3.9 Topographic surface plot of the beach after 8 hours of wave action
during Trial 2; note the advancement of the shoreline, the
continuing presence of the updrift and oblique offshore bar, and
the finger-like projections immediately downdrift of the groin ................ 64
3.10 Plot of the SWL and the +4 cm contour for the initial beach and for
the 4-hour interval; note the large seaward gains in the SWL's cross-shore position immediately updrift and downdrift of the
groin after 4 hours of the groin's presence ........................................ 65
3.11 Plot of the SWL and the +4 cm contour for the initial beach and for
the 8-hour interval; note the continuing seaward gains of the shoreline
immediately updrift and downdrift of the groin and the recession
of the +4 cm contour downdrift of the groin producing a milder
beach slope ........................................................................... 65
3.12 Plot of the SWL and the +4 cm contour for the 4-hour and 8-hour
intervals; note that the SWL shows some fluctuations but little net transition while the +4 cm contour receded downdrift of the
groin resulting in a milder beach slope ........................................... 66
3.13 Deposition and erosion contour plot (4-hour minus the Initial Beach);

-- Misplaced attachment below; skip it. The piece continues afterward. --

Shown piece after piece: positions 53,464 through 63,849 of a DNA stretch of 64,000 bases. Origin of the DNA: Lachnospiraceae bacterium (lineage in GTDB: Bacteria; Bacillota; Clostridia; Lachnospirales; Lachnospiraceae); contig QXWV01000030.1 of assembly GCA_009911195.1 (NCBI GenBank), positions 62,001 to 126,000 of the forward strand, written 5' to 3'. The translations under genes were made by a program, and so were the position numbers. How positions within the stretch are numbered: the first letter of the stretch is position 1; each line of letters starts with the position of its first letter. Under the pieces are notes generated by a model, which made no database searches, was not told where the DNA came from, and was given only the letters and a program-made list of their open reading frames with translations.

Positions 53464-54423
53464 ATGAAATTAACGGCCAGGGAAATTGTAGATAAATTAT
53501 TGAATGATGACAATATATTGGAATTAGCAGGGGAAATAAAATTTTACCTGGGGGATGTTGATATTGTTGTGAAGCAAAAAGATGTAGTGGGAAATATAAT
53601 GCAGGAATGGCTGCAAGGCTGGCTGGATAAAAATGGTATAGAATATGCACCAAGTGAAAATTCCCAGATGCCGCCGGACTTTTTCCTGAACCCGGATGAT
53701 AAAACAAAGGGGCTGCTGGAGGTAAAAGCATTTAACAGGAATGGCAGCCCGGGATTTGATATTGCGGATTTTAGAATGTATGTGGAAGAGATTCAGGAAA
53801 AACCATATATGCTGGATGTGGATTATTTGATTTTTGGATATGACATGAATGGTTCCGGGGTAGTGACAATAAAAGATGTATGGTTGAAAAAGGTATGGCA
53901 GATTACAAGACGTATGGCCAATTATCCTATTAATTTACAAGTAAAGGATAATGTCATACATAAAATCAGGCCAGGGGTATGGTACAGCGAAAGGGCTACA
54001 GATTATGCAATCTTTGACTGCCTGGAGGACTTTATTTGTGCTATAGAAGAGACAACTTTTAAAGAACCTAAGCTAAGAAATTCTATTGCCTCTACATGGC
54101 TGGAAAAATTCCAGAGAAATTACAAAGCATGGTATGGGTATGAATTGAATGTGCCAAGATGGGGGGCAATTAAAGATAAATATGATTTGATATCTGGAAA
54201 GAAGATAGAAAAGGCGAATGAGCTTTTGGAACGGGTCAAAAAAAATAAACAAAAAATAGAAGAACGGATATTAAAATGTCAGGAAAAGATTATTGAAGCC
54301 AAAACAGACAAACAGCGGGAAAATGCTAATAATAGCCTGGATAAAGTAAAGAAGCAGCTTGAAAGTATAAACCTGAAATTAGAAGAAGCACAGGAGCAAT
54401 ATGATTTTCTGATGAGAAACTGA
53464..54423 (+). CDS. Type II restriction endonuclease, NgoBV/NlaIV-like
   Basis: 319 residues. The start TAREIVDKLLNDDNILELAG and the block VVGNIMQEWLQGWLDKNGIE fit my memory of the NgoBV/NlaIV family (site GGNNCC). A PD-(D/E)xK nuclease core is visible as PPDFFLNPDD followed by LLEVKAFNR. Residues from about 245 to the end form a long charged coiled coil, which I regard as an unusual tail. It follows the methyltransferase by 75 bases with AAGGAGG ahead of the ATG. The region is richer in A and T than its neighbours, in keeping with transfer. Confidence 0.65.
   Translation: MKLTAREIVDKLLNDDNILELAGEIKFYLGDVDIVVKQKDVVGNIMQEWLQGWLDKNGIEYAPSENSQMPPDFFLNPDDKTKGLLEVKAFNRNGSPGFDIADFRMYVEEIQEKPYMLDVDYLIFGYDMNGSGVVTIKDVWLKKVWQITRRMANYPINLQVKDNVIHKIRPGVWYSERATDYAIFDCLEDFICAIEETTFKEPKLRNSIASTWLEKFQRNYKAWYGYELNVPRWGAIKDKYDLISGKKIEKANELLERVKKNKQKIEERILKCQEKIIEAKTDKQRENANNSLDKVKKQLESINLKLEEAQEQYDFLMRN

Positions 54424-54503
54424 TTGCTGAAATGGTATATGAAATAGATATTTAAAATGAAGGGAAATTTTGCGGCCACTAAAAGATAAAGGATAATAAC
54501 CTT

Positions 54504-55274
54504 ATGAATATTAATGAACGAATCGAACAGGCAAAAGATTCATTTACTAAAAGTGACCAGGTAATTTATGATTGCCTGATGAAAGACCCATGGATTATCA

note the formation of the oblique offshore bar updrift of the groin, the
heavy deposition inside of the surfzone immediately updrift of the
groin, the heavy deposition immediately downdrift of the groin, the
less drastic deposition between the offshore bar and the shoreline and underneath the groin, the deposition in deeper waters underneath the groin, and the overall increase in elevation of the beach profile in the
region of study .......................................................... 67
3.14 Deposition and erosion contour plot (8-hour minus Initial Beach); note
the region surrounded by the offshore bar, the immediate updrift shoreline, the downdrift finger-like deposition, and the offshore
deposition underneath the groin .........................................68
3.15 Deposition and erosion contour plot (8-hour minus 4-hour); note the
expanse in white suggesting that the profile may be reaching
equilibrium, the slightly erosive regions underneath the groin, the
smoothing of the offshore bar, and the continuing deposition
downdrift of the groin.................................................... 69
4.1 A schematic of the grid used in the numerical model
4.2 Plot of the effects of P on the cross-shore distribution of the